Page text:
Local Delivery Day - ISDA Provision
2002 ISDA Master Agreement
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Local Delivery Day in all its glory
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There is no “Local Delivery Day” concept in the 1992 ISDA. Of its two appearances in the 2002 ISDA one — in Failure to Pay or Deliver — is ably handled by Local Business Day, and the other in deferral following a Waiting Period — doesn’t exist, being part of the Illegality/Force Majeure innovation complex from the 2002.
What is the difference between a “Local Business Day” and a “Local Delivery Day”?
Local Business Day is a lot more fiddly, and context dependent, for one thing. As per our nutshell summary, what counts as a Local Business Day depends on who is asking: for performing general obligations it looks to the Transaction Confirmation; for Waiting Periods it depends where the triggering event occurs, for payments it depends where the account is located, for communications it depends on the location of the recipient.
A Local Delivery Day — which comes up only in when considering whether one has failed to deliver a non-cash security of some kind (Section 5(a)(i)) or, even though ostensibly having failed to dliver it, you haven’t yet technically failed to deliver it, on account of an intervening Illegality or Force Majeure which has triggered a Waiting Period before that failure to deliver becomes an official Failure to Pay or Deliver.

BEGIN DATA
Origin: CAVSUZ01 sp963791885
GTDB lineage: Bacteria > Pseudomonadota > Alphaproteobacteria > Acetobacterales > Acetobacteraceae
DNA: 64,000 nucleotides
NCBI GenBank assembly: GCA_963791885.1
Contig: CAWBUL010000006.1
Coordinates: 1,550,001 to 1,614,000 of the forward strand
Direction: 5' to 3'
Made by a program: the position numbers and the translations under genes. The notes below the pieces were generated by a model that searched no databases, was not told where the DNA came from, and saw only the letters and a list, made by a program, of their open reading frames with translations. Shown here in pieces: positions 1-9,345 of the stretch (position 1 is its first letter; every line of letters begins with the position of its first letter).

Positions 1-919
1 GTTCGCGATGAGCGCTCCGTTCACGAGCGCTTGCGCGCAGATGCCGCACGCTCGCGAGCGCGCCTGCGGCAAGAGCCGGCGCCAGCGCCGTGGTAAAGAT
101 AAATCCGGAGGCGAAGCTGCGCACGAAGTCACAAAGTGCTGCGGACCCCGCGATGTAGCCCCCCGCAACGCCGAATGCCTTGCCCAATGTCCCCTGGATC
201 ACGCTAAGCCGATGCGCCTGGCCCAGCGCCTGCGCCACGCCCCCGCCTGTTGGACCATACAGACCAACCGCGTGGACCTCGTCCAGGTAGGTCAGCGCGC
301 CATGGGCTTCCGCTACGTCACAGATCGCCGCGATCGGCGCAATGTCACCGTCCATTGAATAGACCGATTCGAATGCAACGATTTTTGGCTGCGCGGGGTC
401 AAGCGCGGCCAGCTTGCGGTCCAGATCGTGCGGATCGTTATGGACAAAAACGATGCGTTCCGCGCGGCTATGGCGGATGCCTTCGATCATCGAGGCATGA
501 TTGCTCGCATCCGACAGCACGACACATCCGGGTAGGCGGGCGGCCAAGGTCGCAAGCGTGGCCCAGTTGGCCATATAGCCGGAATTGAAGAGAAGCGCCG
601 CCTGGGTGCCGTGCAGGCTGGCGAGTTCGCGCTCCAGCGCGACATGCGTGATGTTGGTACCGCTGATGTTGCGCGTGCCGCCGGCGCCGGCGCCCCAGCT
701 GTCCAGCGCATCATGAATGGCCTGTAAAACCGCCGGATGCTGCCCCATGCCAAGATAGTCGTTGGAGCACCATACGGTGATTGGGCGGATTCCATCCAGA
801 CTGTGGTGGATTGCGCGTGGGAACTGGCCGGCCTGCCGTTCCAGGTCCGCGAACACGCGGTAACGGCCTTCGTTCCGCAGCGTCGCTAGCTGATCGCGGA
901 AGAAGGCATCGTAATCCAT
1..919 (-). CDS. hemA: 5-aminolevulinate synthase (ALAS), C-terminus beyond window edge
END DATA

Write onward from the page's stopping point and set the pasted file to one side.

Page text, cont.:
Now it is true that one could have snuck this in as a separate limb of Local Business Day — there are already four; why not five? — and saved oneself an extra definition, but unfussily economising on drafting is really not how ISDA’s crack drafting squad™ rolls.
And nor is it obvious that the florid prose in which the ’squad rendered “Local Delivery Day”, when it comes down to it, says anything enormously different to the first limb (a) of the definition of Local Business Day in any case. To our clouded eyes, both of them say: “a day on which relevant settlement systems are operating in the place nominated in the Confirmation” — and if not it comes down to agreement by the parties in one case, or customary market practice in the other.
Candidly, of those two “customary market practice” is the better, as it avoids an apparent agreement to agree, although generally the ISDA standard of commercial reasonableness in close-out scenarios probably gets you to the same place in any case.
- The JC’s famous Nutshell™ summary of this clause
The many gorgeous, multi-hued variations on the business day can be enjoyed as follows:
ISDA extended universe
- Local Business Day
- General Business Day (2002 only)
- Local Delivery Day (2002 only)
- Local Delivery Day (and its friends and relations)